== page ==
Category: Beijing Water

Beijing’s never-ending thirst

(April 14, 2010) Ongoing delays to the South-North Water Diversion Project will defer the delivery of one billion cubic meters of water annually over the next four years to Beijing. Now, a number of analysts in Beijing are offering suggestions on how the city should cope with its water crisis. Wang Jian And Liu Qiong, two Beijing-based water experts, say the city must ease the subsidies for water consumption to ensure that the price reflects its true cost, while implementing policies that promote the recycling of water and efficient use.

City to start progressive charging for water

(March 23, 2010) Beijing will pilot progressive charging for residential water consumption in the first half of this year, according to the Beijing Water Authority. Progressive charging for residential use will work on a quota basis, the Beijing Water Authority said Sunday. A consumption quota will be given to residents, from which anything over the fixed amount will be charged at twice the standard rate.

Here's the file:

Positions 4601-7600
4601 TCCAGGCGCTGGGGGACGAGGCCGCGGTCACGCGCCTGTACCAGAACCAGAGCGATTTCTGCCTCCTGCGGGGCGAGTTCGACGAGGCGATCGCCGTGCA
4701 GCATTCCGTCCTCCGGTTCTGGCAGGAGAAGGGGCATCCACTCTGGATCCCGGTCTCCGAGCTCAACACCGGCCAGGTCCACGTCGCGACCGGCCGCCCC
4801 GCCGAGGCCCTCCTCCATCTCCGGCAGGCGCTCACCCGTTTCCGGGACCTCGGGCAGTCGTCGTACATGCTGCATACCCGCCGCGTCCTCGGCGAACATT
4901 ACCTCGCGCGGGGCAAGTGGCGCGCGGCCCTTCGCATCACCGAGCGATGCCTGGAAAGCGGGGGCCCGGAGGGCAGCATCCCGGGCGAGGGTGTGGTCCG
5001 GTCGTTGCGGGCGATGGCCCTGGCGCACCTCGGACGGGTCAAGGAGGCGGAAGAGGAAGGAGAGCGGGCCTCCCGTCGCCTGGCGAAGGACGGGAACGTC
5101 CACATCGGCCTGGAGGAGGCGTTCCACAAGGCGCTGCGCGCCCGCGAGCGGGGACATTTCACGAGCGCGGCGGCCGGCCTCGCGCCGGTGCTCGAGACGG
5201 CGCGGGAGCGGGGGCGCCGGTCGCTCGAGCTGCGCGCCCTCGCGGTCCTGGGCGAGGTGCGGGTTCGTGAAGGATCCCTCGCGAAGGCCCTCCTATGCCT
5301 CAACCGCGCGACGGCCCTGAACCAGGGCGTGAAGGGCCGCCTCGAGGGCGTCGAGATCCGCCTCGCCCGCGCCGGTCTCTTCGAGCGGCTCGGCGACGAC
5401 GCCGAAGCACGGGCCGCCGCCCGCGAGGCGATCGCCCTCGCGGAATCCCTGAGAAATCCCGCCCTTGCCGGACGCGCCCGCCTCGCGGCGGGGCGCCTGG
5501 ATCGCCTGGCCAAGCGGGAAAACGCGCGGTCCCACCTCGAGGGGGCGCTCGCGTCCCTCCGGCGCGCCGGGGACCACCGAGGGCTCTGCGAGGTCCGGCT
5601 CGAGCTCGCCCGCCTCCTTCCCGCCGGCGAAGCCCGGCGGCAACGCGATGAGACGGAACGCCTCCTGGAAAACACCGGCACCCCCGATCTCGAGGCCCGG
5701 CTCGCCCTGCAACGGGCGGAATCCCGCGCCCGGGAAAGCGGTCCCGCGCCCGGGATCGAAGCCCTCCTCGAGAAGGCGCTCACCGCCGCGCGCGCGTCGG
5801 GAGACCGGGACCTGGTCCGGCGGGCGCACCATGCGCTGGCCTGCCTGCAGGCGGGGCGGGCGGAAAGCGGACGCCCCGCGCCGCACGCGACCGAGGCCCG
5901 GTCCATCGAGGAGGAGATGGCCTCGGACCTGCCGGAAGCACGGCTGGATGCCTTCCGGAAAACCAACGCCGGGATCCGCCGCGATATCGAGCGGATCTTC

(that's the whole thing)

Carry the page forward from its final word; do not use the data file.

As economy booms, China faces major water shortage

(March 16, 2010) A decade ago, China’s leaders gave the go-ahead to a colossal plan to bring more than 8 trillion gallons of water a year from the rivers of central China to the country’s arid north. The project would have erected towering dams, built hundreds of miles of pipelines and tunnels, and created vast reservoirs with a price tag three times that of the giant Three Gorges Dam.

Hidden waters, dragons in the deep: the freshwater crisis in China’s karst regions

(January 18, 2010) Just like the polluted waters of the Yangtze River, the eroded hills of the Loess Plateau and sandstorms whipped up in the deserts of Inner Mongolia that pummel Beijing every spring, the Shi Dong and Nan Dong caves of Yunnan Province represent the front lines of China’s fresh water crisis. Studies of China’s southwest karst region indicate the water beneath the surface is contaminated with bacteria, chemicals and sediments that drain off the land. Moreover, the region’s porous landscape makes securing a steady supply of water for agriculture and household use an often daily challenge.